Even though I enjoyed my first encounter with Lyka Bloom, I think that enjoyment was tempered by the fact that Infection was an incomplete tale, with more needing to be told.
Rubberwerks certainly has something of an open ending that could lend itself to a sequel, but it's a self-contained tale, and any lingering threads of doubt as to whether the evil has been contained are simply a convention of the genre. Darkly imaginative and erotically sinister, it's a horror tale that owes as much to the old adventure serials as to the slasher flicks of the 80s and 90s.
It all starts with a group of young hikers who discover a mysterious building buried deep in the Amazon jungle. Cold, forbidding, and abandoned, it's incongruity amid the jungle foliage is something they cannot resist. Once inside, they quickly discern its ugly origins as a long-forgotten home to secret Nazi experiments. Despite her own advice to the group about always staying together, Christine wanders off into into the heart of the complex, where she encounters the rubbery black goo that is destined to destroy them.
Bloom quickly builds a fantastic setting here, with Christine's exploration contrasted by Clay's perusal of the Nazi files -which contain just enough identifiable words and chillingly erotic black-and-white photos to convince him that they need to get out - and fast. Unfortunately, by that point Christine has already slipped and fallen, accidentally trailing her fingers through the black goo, which quickly proceeds to seal her in its black, skin-tight, latex embrace. Her transformation is as chilling as it is erotic, particularly with the way in which Bloom describes her frantic efforts to wipe away the burning, tingling, corrosive goo, only to have it spread even faster, consuming her mind even as it drives her body to new heights of ecstasy.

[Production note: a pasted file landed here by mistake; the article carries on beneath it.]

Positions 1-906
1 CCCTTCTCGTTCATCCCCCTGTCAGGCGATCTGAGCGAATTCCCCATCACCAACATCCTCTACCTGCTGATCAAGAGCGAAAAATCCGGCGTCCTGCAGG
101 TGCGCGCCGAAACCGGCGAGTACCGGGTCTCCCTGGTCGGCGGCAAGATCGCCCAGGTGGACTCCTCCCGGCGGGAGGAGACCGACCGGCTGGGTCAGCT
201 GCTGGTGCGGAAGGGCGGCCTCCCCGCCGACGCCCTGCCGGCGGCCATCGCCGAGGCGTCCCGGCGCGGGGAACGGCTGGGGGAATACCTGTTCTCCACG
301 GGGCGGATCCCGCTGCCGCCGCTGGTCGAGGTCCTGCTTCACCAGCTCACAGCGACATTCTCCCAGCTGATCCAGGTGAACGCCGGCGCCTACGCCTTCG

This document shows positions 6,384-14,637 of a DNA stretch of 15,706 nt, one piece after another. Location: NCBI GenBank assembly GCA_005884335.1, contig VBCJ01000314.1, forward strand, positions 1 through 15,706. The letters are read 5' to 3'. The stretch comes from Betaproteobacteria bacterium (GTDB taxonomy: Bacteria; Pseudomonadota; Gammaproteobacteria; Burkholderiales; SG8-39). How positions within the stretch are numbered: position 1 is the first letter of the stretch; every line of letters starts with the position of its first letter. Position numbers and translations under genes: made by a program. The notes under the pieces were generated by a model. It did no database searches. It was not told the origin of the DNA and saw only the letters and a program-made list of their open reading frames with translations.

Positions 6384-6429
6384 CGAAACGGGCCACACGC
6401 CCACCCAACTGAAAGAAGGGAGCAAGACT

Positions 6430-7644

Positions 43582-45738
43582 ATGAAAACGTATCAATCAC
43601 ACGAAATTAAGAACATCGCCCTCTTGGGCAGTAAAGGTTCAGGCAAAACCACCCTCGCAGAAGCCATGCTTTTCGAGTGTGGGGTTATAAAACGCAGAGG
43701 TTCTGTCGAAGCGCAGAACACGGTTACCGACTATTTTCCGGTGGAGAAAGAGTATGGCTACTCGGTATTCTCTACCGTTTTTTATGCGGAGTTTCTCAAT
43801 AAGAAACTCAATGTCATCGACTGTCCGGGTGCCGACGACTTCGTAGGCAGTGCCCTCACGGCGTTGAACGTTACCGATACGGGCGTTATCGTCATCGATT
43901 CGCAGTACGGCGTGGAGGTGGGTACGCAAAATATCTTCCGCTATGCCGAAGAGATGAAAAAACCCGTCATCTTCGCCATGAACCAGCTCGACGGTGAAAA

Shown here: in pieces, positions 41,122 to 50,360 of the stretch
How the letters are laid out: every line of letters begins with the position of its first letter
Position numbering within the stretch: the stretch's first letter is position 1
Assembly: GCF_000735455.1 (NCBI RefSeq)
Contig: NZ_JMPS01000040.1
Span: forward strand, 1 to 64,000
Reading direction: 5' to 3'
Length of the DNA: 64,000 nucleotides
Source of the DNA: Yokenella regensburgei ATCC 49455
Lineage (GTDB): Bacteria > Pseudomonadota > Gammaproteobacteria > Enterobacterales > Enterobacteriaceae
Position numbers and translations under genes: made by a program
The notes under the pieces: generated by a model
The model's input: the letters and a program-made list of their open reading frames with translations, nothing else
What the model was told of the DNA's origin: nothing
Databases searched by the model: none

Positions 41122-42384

It will come as no surprise to fans of the genre that the group is quickly overrun by the goo, leaving the survivors to flee towards the nearest village in a desperate attempt to save their friends and stop the spread. There, the story only gets more chilling as they discover the true origins of the goo, with the Nazis having resorted to desperate experiments on their own people to turn the tide of the war. It's a smart, imaginative source of horror, that Bloom pairs nicely with its erotic, sensual spread.
Forget mindless, shuffling zombies - the hive mentality of Bloom's faceless, featureless latex dolls makes Rubberwerks a fetishly fantastic read.
Kindle Edition, 60 pages
Published January 17th 2014 by Lyka Bloom